Title & Boundary Dispute Law in Idaho
Finding out that property lines are improperly drawn and learning that you have been partially occupying your neighbor's land, or vice versa, can create some fairly serious legal issues.
In these examples, neighbors usually have the option to resolve the dispute by themselves. If the neighbors are on amicable terms with each other, and the dispute is minor (for example, it only involves a difference of a couple feet), and enforcing the property lines would be a major inconvenience for one or both of the neighbors, they'll probably decide to just go on as they had before. This is a viable option, to be sure, but it's not a perfect one: if, sometime down the road, one of the neighbors wants to attempt to enforce the legal boundaries, they might find themselves unable to do so.
However, it's more common for the neighbor whose land is being encroached upon by the other neighbor to seek enforcement of the legal property lines. The other neighbor will almost certainly want to use the property as he had been, since enforcing the legal property lines would cause him to lose some of "his" land.
Title disputes in Fruitland, Idaho, on the other hand, involve questions of ownership over an entire parcel of land. This confusion can sometimes arise from improperly recorded deeds, resulting in inadvertent (and, occasionally, deliberate) sales of the same parcel of land to multiple people. Obviously, each buyer wants to be the one who takes title, especially if it seems unlikely that they'll be able to get their money back. This can lead to some very heated disputes.
Possible Outcomes of Boundary and Title Disputes in Fruitland, Idaho
One common resolution for boundary disputes is a court re-drawing the boundaries to fit with what the assumptions that the neighbors were operating under before the error was discovered. This usually happens when both parties were, for many years, aware of the actual property boundaries, and did nothing about it. Furthermore, if the neighbor who has been encroaching onto the other neighbor's land has made costly improvements thereto, this weighs in favor of that neighbor, since changing the property lines would impose significant hardship on that neighbor.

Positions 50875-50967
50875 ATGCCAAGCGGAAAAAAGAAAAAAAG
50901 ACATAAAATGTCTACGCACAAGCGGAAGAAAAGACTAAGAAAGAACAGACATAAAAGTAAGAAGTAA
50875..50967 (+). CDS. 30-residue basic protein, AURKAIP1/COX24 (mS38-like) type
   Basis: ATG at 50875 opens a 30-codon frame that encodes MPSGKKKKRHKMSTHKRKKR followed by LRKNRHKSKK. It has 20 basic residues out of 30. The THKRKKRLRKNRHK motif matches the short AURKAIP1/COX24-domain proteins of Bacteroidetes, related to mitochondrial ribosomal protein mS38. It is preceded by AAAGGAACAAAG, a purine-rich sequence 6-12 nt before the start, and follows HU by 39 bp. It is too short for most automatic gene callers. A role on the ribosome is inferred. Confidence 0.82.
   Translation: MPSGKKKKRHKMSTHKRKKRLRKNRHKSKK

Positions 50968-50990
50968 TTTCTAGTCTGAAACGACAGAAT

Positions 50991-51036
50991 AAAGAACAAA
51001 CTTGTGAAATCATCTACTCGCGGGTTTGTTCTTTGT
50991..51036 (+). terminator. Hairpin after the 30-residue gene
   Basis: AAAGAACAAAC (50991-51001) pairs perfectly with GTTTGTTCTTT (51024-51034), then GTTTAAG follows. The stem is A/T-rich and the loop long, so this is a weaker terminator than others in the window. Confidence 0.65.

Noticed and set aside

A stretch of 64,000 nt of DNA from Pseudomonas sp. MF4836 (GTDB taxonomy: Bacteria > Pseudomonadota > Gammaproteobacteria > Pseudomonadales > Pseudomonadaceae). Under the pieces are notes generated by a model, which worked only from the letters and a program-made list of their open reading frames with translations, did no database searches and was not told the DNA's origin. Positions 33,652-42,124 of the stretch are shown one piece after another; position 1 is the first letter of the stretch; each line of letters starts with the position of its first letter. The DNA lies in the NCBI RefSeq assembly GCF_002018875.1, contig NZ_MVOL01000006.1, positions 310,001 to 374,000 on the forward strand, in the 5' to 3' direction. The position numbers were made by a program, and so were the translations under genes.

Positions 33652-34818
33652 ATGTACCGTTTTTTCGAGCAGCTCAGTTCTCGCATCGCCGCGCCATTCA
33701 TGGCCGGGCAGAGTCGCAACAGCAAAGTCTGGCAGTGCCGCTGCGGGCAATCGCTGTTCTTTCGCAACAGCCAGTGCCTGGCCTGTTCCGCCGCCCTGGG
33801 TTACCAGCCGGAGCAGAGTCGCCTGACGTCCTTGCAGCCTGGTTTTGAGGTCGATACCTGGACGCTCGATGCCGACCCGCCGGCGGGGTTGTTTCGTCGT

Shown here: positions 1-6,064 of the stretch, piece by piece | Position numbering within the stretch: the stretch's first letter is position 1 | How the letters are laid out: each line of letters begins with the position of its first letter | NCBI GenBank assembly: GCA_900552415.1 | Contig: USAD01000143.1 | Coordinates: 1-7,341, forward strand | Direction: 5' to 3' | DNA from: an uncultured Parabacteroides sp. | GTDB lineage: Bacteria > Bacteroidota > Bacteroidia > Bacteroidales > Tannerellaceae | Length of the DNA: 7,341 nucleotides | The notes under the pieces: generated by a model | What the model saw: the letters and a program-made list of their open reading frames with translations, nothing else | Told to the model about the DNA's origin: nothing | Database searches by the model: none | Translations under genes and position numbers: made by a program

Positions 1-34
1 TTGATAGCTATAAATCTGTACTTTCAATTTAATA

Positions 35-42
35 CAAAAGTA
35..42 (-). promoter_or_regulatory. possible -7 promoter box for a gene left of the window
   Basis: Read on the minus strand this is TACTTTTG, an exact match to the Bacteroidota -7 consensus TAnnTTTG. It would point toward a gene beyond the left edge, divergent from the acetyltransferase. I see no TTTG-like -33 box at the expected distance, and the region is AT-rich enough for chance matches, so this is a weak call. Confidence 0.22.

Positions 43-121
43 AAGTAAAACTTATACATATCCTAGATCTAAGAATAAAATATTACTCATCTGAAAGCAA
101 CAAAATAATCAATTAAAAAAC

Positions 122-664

A court, for several possible reasons, might decide to give effect to the legally-recorded property lines, which would necessarily change the neighbors' situation, with respect to how they use their land. For example, if the neighbor who is benefiting from the current situation (he is using land beyond the actual boundary of his property, thereby encroaching onto the land of another) knew about the discrepancy and took steps to actively hide this fact from the other neighbor, the court is very unlikely to do anything that rewards this behavior, even in the slightest. Accordingly, a court is likely to decide against the dishonest neighbor. Conversely, if the neighbor who would benefit from enforcing the property lines did nothing to make this happen for many years, a court will probably tell them that they had their chance, and basically consented to the current arrangement when they took no action to correct it.
With title disputes, a court has to decide who owns a particular piece of land. There are many factors that a court will consider, and this decision is governed by some fairly complex laws in Fruitland, Idaho.
Generally, the person who records the deed first will be the one who takes ownership. Of course, this will only be if they had no reason to know about the other deeds).
What Can A Fruitland, Idaho Attorney Do?
The legal problems that can come up in boundary and title disputes can get very complex. Given this fact, and the high stakes of such disputes, most people shouldn't approach these problems without good legal representation. It should therefore go without saying that the counsel of a qualified Fruitland, Idaho real estate attorney is essential in most of these disputes.